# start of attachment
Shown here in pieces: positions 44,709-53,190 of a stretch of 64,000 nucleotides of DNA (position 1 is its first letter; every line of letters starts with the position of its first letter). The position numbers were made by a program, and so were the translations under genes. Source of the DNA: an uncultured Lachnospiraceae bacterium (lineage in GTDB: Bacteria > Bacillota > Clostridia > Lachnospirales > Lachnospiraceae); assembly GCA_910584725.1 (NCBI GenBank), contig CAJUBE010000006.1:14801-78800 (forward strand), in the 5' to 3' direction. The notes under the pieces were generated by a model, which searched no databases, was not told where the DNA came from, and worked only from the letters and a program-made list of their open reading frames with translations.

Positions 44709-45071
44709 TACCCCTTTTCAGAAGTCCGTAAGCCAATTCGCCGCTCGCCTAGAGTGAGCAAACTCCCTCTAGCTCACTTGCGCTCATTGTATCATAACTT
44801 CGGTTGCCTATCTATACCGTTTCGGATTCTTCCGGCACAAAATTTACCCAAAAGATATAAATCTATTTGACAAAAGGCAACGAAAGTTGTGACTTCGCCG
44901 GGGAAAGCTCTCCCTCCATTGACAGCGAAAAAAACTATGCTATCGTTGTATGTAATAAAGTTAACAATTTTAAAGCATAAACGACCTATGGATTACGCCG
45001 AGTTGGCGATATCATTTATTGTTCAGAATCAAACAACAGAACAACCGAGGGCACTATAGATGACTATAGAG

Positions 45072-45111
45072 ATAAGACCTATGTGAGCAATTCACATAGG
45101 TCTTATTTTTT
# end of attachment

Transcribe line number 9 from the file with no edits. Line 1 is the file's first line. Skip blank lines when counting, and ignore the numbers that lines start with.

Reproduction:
45101 TCTTATTTTTT